HP writes big fat cheque for 'Print 2.0' ad jamboree
Beyond the paper dome
Hewlett-Packard (HP) is bigging up its web-based printer offerings in a pricey $300m marketing campaign.
The printing giant said that the campaign, which kicks off today and will be shown across traditional media, outdoor ads and online content, will promote HP's so-called "Print 2.0" strategy which was first announced in May this year.
In a move which cynics could consider is a concerted effort to add the ubiquitous digits to a tired formula, HP hopes to charm the pants off its customers by coughing up whizzy, web-based printer technology.
Underlining that strategy, HP said in a statement yesterday: "As more and more content moves from the desktop to the web, HP is working to make printing relevant and meaningful."
The ad-campaign which has been named "What do you have to say?" will be dished up by the firm's long-term media chums – San Francisco-based Goodby, Silverstein & Partners which is part of the Omnicom Group.
Although in recent years HP has made huge in-roads into the PC market where it now holds the number one spot, the printing side of the biz still brings in about 28 per cent of revenue and more than half of the firm's operating profit.
HP said it has already tied up deals with both Microsoft and Yahoo! with the former allowing users to print Snapfish photos via Windows Live Spaces, while the latter has provided a web browser toolbar offering services that include printing tips and online classes.
Vyomesh Joshi, who heads up HP's California-based imaging and printing business, said that the campaign aims to attract the little men such as small businesses, consumers and graphic designers.
Indeed, it is gunning for the same market that Xerox has recently been touting for; surviving in the printing space today seems to require applying a catch-all theory that has less to do with paper and more to do with adapting big grey boxes to a world that is 2.0-shaped.
Joshi perhaps put it more succinctly, who, according to Reuters said, this campaign is "not about the printer".
HP's full press release is here for you to print out or of course read Web 2.0 stylie. ®
HP printers used to be known for rock-solid mechanicals and dubious software quality. A few years back in a Carly-inspired re-org, some friends there told me that the PLAN was to outsource the mechanical design and keep the software development in house. It makes a "new-HP" sort of sense: "play to your weakness". It also explains why my 3210 "all in one", which I bought for networked printing, has not been usable as a networked printer (BSODs itself if you connect via ethernet) since my first software update. Sigh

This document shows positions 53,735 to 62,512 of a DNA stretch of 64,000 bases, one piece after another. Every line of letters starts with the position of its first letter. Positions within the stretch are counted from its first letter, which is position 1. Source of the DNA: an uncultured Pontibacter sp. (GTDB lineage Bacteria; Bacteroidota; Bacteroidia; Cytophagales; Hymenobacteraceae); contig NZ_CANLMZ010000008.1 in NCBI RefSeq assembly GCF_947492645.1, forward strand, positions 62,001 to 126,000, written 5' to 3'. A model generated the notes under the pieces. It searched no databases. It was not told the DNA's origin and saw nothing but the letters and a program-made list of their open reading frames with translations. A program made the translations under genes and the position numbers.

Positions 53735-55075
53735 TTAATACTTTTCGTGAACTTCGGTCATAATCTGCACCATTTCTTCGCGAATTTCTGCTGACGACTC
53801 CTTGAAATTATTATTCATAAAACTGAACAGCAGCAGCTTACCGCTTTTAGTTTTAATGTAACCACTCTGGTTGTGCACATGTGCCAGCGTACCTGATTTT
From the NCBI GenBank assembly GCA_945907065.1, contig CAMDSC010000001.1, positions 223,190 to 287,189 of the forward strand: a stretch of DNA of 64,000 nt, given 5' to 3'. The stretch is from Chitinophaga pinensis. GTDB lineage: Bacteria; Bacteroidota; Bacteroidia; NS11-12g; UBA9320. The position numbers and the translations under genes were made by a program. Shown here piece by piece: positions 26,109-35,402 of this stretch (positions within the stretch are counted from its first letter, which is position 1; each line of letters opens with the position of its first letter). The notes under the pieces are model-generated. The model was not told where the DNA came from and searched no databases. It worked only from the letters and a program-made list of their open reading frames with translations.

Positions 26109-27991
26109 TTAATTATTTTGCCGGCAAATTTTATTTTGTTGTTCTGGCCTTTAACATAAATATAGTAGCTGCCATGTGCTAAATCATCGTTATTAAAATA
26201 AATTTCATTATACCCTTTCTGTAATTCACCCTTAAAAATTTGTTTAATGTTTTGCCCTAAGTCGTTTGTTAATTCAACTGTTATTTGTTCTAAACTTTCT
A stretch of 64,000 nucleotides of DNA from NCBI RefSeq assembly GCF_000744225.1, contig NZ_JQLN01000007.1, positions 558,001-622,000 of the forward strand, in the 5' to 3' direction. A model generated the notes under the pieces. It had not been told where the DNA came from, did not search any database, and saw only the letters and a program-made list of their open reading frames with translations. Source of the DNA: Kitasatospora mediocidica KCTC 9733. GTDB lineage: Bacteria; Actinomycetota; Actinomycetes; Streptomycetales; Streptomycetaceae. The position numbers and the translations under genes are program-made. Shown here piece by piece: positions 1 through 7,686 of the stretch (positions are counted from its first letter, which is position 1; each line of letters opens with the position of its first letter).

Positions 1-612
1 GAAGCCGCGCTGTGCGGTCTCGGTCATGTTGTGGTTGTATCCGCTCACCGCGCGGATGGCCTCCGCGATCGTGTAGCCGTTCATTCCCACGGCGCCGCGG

Roped in LiveJournal
They've roped in LiveJournal, too - see http://news.livejournal.com/102576.html. It's not exactly the biggest of websites, but I suppose it has its advantages for this. They'd better hope it doesn't go the same way as Pepsi's sponsorship of LiveJournal.
(For those of you not following it, the Pepsi campaign involved sponsored mood themes, journal styles and v-gifts. The v-gifts got used to spam http://news.livejournal.com/profile, LiveJournal staffers, and people the sender didn't like, often with interesting messages attached. The journal styles were used to create journals that seemed, at a glance, like badly-done Pepsi sponsored ones. In the end, I think they pulled it not because of all this, but because somewhere on LiveJournal there were Russian neo-nazi beheading pictures and videos.)
Does this mean yet another toolbar will be forced on us by the OEM PC companies? At this rate, with Google, Yahoo, MSN, Epson, HP... and then the starware & mywebsearch bars that kids seem to attract, there soon won't be any space for actual web pages in a browser!
So that's what web2.0 is all about... lots of helper programs, no content available... I see a problem here, how are we meant to print anything unless we can get to it initially?